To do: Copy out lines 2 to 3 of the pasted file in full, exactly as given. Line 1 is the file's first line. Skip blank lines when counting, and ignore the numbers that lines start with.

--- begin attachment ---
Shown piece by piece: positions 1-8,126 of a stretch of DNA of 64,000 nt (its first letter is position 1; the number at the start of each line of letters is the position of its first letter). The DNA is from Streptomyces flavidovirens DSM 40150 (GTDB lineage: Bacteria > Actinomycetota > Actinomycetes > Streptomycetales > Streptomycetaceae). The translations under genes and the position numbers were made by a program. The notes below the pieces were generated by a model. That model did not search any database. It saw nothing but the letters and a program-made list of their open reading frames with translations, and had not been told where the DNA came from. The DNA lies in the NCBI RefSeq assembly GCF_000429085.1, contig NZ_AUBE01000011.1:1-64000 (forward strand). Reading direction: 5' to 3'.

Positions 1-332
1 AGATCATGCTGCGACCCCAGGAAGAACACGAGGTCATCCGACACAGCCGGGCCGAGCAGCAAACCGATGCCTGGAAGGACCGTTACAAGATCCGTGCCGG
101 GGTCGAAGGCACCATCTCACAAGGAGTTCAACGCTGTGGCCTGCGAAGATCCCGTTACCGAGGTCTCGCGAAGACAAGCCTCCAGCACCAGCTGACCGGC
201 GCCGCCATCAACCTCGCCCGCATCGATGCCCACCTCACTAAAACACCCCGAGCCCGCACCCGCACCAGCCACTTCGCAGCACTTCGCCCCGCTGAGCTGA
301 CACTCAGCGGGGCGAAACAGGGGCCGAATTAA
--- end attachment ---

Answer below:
Positions 1-332
1 AGATCATGCTGCGACCCCAGGAAGAACACGAGGTCATCCGACACAGCCGGGCCGAGCAGCAAACCGATGCCTGGAAGGACCGTTACAAGATCCGTGCCGG